An example of this is English & Literature Extension which is studied in Year 12. Students who wish to study this may take General English or Literature for Units 1 & 2, and study English & Literature Extension for Units 3 & 4 (potentially in conjunction with the standard version). 

Subject AreasGeneral Subjects
English- English (4 credits)
- English and Literature Extension (2 credits)
- English as an Additional Language (4 credits)
- Literature (4 credits)
Health and Physical Education- Health (4 credits)
- Physical Education (4 credits)
Humanities and Social Sciences- Aboriginal & Torres Strait Islander Studies (4 credits)
- Ancient History (4 credits)
- Business (4 credits)
- Economics (4 credits)
- Geography (4 credits)
- Legal Studies (4 credits)
- Modern History (4 credits)
- Philosophy & Reason (4 credits)
- Study of Religion (4 credits)
Languages- Chinese (4 credits)
- Chinese Extension (4 credits)
- French (4 credits)
- French Extension (4 credits)
- German (4 credits)
- German Extension (4 credits)
- Italian (4 credits)
- Japanese (4 credits)
- Spanish (4 credits)
Mathematics- General Mathematics (4 credits)
- Mathematical Methods (4 credits)
- Specialist Mathematics (4 credits)
Sciences- Agricultural Science (4 credits)
- Biology (4 credits)
- Chemistry (4 credits)
- Earth & Environmental Science (4 credits)
- Marine Science (4 credits)
- Physics (4 credits)
- Psychology (4 credits)
Technologies- Aerospace Systems (4 credits)
- Design (4 credits)
- Digital Solutions (4 credits)
- Engineering (4 credits)
- Food & Nutrition (4 credits)
The Arts- Dance (4 credits)
- Drama (4 credits)
- Film, Television & New Media (4 credits)
- Music (4 credits)
- Music Extension (Composition) (4 credits)
- Music Extension (Musicology) (4 credits)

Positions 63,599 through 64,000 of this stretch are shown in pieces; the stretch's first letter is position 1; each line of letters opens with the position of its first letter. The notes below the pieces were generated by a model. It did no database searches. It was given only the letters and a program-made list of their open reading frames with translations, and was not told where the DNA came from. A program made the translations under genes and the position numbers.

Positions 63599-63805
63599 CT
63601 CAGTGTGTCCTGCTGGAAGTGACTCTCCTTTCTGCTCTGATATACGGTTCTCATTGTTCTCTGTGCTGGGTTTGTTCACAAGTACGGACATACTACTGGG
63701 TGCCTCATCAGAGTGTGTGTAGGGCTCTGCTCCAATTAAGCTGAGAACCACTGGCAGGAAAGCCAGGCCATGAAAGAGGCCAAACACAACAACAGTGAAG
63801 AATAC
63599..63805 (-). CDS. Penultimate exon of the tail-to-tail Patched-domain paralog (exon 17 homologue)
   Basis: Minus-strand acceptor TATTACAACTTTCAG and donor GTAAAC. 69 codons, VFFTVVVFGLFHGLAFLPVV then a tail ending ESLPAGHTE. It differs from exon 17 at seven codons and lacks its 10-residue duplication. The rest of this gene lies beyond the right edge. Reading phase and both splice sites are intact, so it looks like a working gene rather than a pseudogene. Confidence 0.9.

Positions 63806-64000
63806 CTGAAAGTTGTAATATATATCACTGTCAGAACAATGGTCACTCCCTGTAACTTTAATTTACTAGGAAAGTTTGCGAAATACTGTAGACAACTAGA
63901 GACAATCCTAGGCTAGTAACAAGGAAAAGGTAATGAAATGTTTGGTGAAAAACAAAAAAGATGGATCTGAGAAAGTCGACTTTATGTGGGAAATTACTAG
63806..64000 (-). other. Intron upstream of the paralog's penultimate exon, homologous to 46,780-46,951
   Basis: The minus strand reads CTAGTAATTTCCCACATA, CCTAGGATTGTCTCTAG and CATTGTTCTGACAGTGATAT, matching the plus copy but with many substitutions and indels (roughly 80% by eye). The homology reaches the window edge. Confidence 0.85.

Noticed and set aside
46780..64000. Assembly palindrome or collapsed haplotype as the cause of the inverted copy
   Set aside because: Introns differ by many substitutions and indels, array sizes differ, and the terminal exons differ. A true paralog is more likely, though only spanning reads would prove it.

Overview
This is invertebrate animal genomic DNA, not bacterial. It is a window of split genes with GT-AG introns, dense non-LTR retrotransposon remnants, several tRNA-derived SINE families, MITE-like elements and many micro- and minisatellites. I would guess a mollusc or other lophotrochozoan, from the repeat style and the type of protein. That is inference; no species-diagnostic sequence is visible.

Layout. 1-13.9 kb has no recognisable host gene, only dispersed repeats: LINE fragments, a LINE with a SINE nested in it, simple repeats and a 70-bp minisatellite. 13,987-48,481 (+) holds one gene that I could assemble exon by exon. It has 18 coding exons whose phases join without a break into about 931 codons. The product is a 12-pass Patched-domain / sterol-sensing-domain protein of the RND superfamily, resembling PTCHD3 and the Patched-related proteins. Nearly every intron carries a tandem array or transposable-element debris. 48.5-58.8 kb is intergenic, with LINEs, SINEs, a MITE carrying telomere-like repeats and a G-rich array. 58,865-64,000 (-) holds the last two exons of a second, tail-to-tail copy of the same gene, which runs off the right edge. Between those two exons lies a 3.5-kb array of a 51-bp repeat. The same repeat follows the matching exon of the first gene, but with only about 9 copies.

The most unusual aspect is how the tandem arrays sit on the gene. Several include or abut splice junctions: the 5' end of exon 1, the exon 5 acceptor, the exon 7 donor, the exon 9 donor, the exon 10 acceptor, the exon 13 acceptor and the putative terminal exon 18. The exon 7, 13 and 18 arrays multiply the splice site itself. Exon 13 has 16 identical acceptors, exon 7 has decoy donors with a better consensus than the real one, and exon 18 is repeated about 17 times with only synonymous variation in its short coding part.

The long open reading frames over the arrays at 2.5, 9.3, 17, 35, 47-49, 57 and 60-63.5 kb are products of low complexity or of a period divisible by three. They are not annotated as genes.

- Music Extension (Performance) (4 credits)
- Visual Art (4 credits)

Is year 12 harder than year 11? Find out here!

Applied Subjects

The following is a list of all of the applied subjects on offer for Years 11 and 12. Many of these subjects are more “hands on” and will cover content with more explicit real-world connection!

A lot of these subjects are great for those who wish to pursue a trade after school. 

Subject AreasGeneral Subjects
English- Essential English (4 credits)
Health and Physical Education- Early Childhood Studies (4 credits)
- Sport & Recreation (4 credits)
Humanities and Social Sciences- Business Studies (4 credits)
- Religion & Ethics (4 credits)
- Social & Community Studies (4 credits)
- Tourism (4 credits)
Mathematics- Essential Mathematics (4 credits)
Sciences- Agricultural Practices (4 credits)
- Aquatic Practices (4 credits)
- Science in Practice (4 credits)
Technologies- Building & Construction Skills (4 credits)
- Engineering Skills (4 credits)
- Fashion (4 credits)
- Furnishing Skills (4 credits)
- Hospitality Practices (4 credits)
- Industrial Graphics Skills (4 credits)
- Industrial Technology Skills (4 credits)
- Information & Communication Technology (4 credits)
The Arts- Arts in Practice (4 credits)
- Dance in Practice (4 credits)
- Drama in Practice (4 credits)
- Media Arts in Practice (4 credits)
- Music in Practice (4 credits)